Inflation Reduction Act: Personal Taxes Gone – Investor’s Business Daily | Vette Leader

The Anti-Inflation Act — the much-touted tax and energy bill the Senate passed Sunday — includes few if any of the long-feared taxes on individuals that Democrats originally called for a year and a half ago.




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The Democrats themselves removed the taxes from the bill, which now goes to the House of Representatives. If passed there, the law flies to the White House to be passed.

Aliya Robinson, who follows the legislature T Rowe Price (TROW), expects the House of Representatives to vote on the anti-inflation bill by the end of this week.

Anti-inflation strategies

At the time of their vote, Senate Democrats have squandered several large individual tax increases they had originally sought. They did this to get the 50-vote consensus they needed to pass the anti-inflation bill, along with Vice President Kamala Harris’ landmark vote.

The tax hike compromises were crucial in garnering support from centrists like West Virginia Sen. Joe Manchin and Arizona Sen. Kyrsten Sinema.

Measures to increase taxes

The rejected tax increases included doubling the capital gains rate, an increase in inheritance taxes and a new millionaire tax.

One tax that has survived the compromise gauntlet is a 1% levy on share buybacks. Many companies increase earnings per share by reducing the number of shares they have outstanding. “The long-term impact on individual investors is difficult to predict,” said Robinson of T. Rowe Price. “But in the short term, companies are expected to do more buybacks before the tax comes into play.”

Tax credits in the anti-inflation law

The Senate’s final version of the Inflation Reduction Act also lacked an extension of the childcare tax credit. The proposal would have increased the credit from the current $2,000 to as much as $3,600 per child. And it would have extended the term of the loan to 2027.

Lawmakers have also rejected a proposal for a tuition-free college.

One tax credit whose extension made it into the Senate Inflation Reduction Act was the popular $7,500 per vehicle excise tax credit for new electric vehicle purchases.

Buyers of used electric vehicles will receive a new credit of $4,000.

Still, the bill caps the price for eligible new cars at $55,000. That would exclude many Teslas (TSLA) Model 3. It also excludes all Model S and X vehicles.

Trucks and vans must cost less than $80,000 to be eligible.

Another requirement for the creditworthiness of buyers: their electric vehicles and battery components must be largely manufactured in the USA or its free trade partners.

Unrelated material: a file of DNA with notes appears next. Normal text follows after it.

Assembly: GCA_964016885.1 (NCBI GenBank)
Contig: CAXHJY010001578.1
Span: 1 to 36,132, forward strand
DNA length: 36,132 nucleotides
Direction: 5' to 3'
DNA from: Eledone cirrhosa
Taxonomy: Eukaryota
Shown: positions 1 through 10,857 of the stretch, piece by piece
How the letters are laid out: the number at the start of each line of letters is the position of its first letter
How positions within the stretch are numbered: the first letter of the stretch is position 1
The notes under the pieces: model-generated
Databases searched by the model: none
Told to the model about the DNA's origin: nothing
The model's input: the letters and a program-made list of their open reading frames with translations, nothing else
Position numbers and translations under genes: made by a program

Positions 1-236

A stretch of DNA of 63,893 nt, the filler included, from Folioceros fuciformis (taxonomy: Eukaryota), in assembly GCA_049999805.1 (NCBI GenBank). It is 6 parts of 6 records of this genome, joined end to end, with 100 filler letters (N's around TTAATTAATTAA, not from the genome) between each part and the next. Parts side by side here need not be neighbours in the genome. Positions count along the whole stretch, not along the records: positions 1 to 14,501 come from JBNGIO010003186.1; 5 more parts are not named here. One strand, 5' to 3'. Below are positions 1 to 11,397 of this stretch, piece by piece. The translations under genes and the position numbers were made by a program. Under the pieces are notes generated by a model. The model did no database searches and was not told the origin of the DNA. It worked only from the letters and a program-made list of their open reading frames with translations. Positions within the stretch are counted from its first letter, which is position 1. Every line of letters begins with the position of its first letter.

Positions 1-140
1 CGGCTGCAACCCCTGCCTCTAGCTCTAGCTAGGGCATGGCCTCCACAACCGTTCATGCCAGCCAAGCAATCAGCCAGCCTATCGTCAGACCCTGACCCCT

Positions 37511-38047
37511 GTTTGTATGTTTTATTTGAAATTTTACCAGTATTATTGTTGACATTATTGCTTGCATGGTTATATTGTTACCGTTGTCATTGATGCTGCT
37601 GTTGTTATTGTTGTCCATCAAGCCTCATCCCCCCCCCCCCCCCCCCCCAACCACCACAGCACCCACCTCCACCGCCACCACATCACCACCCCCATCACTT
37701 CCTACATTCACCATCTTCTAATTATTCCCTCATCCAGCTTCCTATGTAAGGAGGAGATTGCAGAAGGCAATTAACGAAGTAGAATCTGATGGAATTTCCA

Credit eligibility for Chinese components and minerals will be phased out starting in 2024.

health care cost cap

The Inflation Mitigation Act has other provisions that should make consumers’ bank accounts smile. The final bill caps the out-of-pocket expenses for prescription drugs for seniors at $2,000 per year.

“There is a fairly complicated mechanism behind this, which draws funding from multiple sources,” said James Gelfand, President of the ERISA Industry Committee. “But from the patient’s perspective, once the $2,000 mark is reached, the drug is simply covered with no cost sharing.”

The bill also allows Medicare to negotiate the prices of 10 drugs in four years.

The Democrats have had only partial success in trying to limit the monthly cost of insulin to $35. The drug treats diabetes.

The Senate passed the Medicare patient cap. But the seven Republican supporters and all 50 Democrats lacked three of the 60 senators needed to extend the cap to the private insurance market.

Funds for the IRS

If the Inflation Reduction Act is enacted, even the IRS will get more money. The Senate voted to give the IRS $80 billion to improve auditing and enforcement.

The Inflation Alleviation Act does not expand the $10,000 cap on state and local tax deductions, or SALT. That will hurt homeowners in states with high property taxes on the Northeast and West Coasts.

Inflation calculation ignores carried interest

Another populist tax that did not survive the grueling intra-party negotiations was a proposed rate hike on carried interests.

Carried interest is a type of compensation paid to investment managers in private equity funds, hedge funds, and venture capital funds.

Carried interest is a portion of the fund’s profit. It is also known as “Carry”. Fund managers pay a maximum of 20% federal tax on these gains. Taxes similar to long-term capital gains apply. In contrast, regular federal tax rates on ordinary income go up to 37%.

As a result, these fund managers are taxed at a carried interest rate that is often lower than that of lower-paid clerks and manual workers. Born interest controversy as a result.

But since Sinema was adamantly opposed to a higher tax, lawmakers didn’t vote in favor of it.

Secure 2.0

The Inflation Mitigation Act differs from the two versions of the Senate-proposed pension rule upgrades known as Secure 2.0. This pack of upgrades to the House and Senate versions of the retirement rules will most likely be combined into a single pack. That combined proposal then faces a likely year-end vote, Robinson says.

Follow Paul Katzenff on Tweet @IBD_PKatzeff for tips on retirement provision and the active management of portfolios that consistently outperform.

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